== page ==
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Faulty RASGRP1 gene causes newly discovered human immunodeficiency

October 24, 2016

A multi-institutional, international team of scientists has discovered the genetic cause and biological mechanisms linked to a new human immunodeficiency. The study, which is published in Nature Immunology, also identifies a potential treatment.

Dr. Kaan Boztug, who is the senior author of the paper and an investigator at the CeMM Research Institute for Molecular Medicine of the Austrian Academy of Sciences, the Ludwig Boltzmann Institute for Rare and Undiagnosed Diseases and the Medical University at Vienna, led the team of dozens of scientists from various institutions across the world, including Baylor College of Medicine.

First author Dr. Elisabeth Salzer, postdoctoral fellow in the Boztug lab, identified a 12-year-old patient who suffered repeated life-threatening infections since his birth. Three of the patient's six siblings had died within their first two years seemingly of a similar disorder. The researchers suspected that a genetic condition might be linked to the patient's inability to fight infection.

"Our analyses of the patient's and his parents' genomes indeed confirmed that the boy's disorder had a genetic cause," said Salzer.

The genetic cause is an error in the gene RASGRP1 that renders the gene inactive. This type of mutation had never been reported before. The healthy parents and the healthy siblings carry one mutated copy of the gene and one normal copy that compensates for the faulty gene. The patient, on the other hand, inherited one mutated copy from each parent.

The patient presented with a primary immunodeficiency that involves a new combination of immune defects in essential members of the immune system, T cells, B cells and Natural Killer cells. Until now, the role RASGRP1 plays in the immune system had not been studied in humans.

To determine the mechanisms that might lead to the patient's inability to fight infections, the Vienna group collaborated with the lab of Dr. Jordan Orange at Baylor. Orange is professor and section head for immunology, allergy and rheumatology in pediatrics at Baylor and the director of the Center for Human Immunobiology at Texas Children's Hospital.

"The clinical characteristics of the patient suggested that some of the defective immune mechanisms of his condition were of the type we study in our lab," said Orange. "We applied our expertise on quantitative and high-resolution imaging to study the effects of the RASGRP1 mutation in Natural Killer cells."

The Baylor group found that the gene RASGRP1 plays a role in dynein functions in Natural Killer cells. Dynein is a motor protein; it moves things around inside cells.

"Like motorized vehicles carrying people around a city, motor proteins such as dynein transport items inside cells where they need to go," said Orange. "Natural Killer cells rely heavily on the dynein transportation system to secrete poisons onto diseased cells - cells infected with viruses, for instance - to destroy them. In this disease, the 'motorized vehicles' are not working properly; the poison cannot be transported to the virus-infected cells and the patient cannot get rid of infections."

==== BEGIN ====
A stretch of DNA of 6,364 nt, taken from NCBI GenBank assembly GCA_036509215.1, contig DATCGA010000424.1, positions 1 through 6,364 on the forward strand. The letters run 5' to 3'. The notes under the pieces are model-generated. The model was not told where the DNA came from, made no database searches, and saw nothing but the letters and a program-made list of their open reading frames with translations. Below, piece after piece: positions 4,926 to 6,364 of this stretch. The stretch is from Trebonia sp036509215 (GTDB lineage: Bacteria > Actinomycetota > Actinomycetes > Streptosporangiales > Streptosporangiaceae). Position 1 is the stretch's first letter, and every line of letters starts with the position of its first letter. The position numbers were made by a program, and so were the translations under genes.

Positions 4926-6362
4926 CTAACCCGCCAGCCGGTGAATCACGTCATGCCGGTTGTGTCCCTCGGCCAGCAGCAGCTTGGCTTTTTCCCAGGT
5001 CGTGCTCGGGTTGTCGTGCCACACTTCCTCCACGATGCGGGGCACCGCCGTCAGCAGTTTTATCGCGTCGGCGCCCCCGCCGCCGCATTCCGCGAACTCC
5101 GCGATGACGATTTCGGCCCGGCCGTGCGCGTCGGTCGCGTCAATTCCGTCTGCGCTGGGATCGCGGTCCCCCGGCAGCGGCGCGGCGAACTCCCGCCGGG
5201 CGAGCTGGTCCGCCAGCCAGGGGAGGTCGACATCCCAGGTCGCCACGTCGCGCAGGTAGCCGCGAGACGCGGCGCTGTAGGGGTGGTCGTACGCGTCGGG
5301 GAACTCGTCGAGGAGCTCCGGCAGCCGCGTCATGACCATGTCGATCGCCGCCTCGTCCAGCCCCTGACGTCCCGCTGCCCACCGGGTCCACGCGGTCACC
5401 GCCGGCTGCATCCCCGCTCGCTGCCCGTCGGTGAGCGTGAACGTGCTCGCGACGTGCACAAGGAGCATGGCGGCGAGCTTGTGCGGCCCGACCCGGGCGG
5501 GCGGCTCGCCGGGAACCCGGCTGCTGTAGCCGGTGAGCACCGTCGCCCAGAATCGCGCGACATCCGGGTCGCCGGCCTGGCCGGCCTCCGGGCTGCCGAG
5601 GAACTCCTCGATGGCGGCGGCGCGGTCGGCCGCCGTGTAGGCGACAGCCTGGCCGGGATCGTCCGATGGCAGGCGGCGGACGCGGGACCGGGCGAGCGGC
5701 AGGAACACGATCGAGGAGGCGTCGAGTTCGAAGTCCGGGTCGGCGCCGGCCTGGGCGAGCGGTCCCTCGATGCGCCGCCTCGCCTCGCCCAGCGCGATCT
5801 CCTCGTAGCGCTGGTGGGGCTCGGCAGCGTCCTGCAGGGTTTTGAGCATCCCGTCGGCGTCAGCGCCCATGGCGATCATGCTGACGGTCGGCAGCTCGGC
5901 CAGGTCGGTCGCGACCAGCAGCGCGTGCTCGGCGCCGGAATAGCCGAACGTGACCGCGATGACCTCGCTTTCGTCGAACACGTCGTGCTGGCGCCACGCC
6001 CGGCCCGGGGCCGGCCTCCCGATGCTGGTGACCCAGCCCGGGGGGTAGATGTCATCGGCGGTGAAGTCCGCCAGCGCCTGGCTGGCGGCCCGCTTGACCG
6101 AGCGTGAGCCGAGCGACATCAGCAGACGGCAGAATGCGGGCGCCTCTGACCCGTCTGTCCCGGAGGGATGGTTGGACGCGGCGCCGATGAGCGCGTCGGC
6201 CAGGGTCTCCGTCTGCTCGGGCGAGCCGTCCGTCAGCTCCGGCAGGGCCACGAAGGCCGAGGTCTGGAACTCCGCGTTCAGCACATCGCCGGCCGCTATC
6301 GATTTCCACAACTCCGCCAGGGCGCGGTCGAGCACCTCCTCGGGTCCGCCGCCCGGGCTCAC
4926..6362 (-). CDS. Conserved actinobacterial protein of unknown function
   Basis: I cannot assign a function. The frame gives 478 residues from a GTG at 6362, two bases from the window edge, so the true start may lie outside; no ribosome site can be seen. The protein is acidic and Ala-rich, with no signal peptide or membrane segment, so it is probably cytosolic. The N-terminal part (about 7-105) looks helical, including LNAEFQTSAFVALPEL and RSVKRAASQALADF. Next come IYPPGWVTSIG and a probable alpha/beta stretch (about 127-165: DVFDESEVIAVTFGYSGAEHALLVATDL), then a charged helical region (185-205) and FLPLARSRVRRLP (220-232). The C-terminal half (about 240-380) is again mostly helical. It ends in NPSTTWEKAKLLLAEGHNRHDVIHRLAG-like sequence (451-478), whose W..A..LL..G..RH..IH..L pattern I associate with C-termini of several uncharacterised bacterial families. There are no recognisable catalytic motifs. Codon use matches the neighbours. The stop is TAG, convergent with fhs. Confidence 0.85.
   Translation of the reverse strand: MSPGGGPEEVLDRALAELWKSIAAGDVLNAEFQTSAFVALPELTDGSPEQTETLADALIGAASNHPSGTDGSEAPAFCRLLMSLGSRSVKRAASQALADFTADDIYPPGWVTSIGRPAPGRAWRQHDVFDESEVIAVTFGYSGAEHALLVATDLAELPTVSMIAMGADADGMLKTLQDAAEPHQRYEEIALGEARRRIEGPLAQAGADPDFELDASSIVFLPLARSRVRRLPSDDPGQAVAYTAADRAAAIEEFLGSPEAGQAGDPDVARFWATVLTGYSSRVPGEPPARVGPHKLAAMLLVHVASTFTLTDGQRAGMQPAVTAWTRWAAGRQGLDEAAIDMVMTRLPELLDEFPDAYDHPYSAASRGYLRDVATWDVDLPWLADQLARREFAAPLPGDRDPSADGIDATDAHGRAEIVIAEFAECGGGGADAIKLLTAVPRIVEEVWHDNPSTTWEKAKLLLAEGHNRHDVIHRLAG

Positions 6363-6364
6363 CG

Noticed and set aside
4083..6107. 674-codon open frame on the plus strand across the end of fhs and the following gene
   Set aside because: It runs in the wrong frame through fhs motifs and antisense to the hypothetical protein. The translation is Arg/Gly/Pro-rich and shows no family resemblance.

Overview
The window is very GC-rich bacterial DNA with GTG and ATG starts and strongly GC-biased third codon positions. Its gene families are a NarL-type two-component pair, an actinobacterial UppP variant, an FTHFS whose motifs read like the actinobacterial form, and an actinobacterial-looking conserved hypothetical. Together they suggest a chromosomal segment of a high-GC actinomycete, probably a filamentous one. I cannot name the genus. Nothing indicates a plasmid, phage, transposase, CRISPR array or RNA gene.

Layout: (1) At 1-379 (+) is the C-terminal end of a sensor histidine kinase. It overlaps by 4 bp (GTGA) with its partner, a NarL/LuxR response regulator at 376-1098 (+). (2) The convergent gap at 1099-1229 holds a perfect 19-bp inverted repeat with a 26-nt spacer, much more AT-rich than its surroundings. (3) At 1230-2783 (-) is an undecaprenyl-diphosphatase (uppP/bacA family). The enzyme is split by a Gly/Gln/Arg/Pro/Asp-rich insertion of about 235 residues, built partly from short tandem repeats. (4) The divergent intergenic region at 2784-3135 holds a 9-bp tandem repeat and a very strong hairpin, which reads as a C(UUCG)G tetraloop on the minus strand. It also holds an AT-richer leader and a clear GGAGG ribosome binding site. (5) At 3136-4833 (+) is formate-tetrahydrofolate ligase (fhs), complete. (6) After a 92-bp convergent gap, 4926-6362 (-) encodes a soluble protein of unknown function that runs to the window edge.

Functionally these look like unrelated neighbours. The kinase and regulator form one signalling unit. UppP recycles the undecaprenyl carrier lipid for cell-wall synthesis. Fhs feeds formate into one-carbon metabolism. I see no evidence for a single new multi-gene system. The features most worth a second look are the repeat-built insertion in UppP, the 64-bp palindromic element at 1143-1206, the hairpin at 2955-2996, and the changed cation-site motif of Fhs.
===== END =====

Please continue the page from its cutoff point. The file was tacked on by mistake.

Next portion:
The studies from the Orange lab provided a functional link between the defects in Natural Killer cells and dynein, which in combination with other observations led the Austrian team to try the drug lenalidomide to treat the patient. The drug showed potential to reverse some of the effects of RASGRP1's mutation.

"The whole process from the discovery of a gene defect as the cause of a rare disease to the exploration of the disease-causing mechanism to the development of a personalized therapy does much more than helping the affected patients," said Boztug. "Virtually every case - such as the immunodeficiency of this young patient - provides profound new insights into the human organism and paves the way toward a future precision medicine."

"This work was the result of a tremendous collaboration among international groups of researchers and with the family of the patient," said Orange. "Our work at Baylor and Texas Children's Hospital continues to include us among the world leaders in the study of primary immnodeficiencies and their biological underpinnings."
-end-
Other contributors to this work included Deniz Cagdas, Miroslav Hons, Emily Margaret Mace, Wojciech Garncarz, Özlem Yüce Petronczki, René Platzer, Laurène Pfajfer, Ivan Bilic, Sol A Ban, Katharina L. Willmann, Malini Mukherjee, Verena Supper, Hsiang Ting Hsu, Pinaki P. Banerjee, Papiya Sinha Somasundaram, Fabienne McClanahan, Gerhard J. Zlabinger, Winfried Pickl, John G. Gribben, Hannes Stockinger, Keiryn L. Bennett, Johannes B. Huppa, Loïc Dupré, Özden Sanal, Ulrich Jäger, Michael Sixt and Ilhan Tezcan. Mace is an Assistant Professor of Pediatrics at Baylor, Mukherjee an Instructor and Hsu and Somasundaram are doctoral students in Baylor's Nationally Ranked Immunology Graduate Program.

This work was supported by the European Research Council under the European Union's Seventh Framework Programme (FP7/2007-2013) / ERC grant agreement n° 310857, the Vienna Science and Technology Fund through project LS14-031, an unrestricted research grant from Celgene Austria, the National Institutes of Health (R01AI067946), and fellowships from the Boehringer Ingelheim Fonds, the Austrian Science Fund Project M1809-B19, and the French Agence Nationale de la Recherche (ANR-13-BSV1-0031).

Baylor College of Medicine

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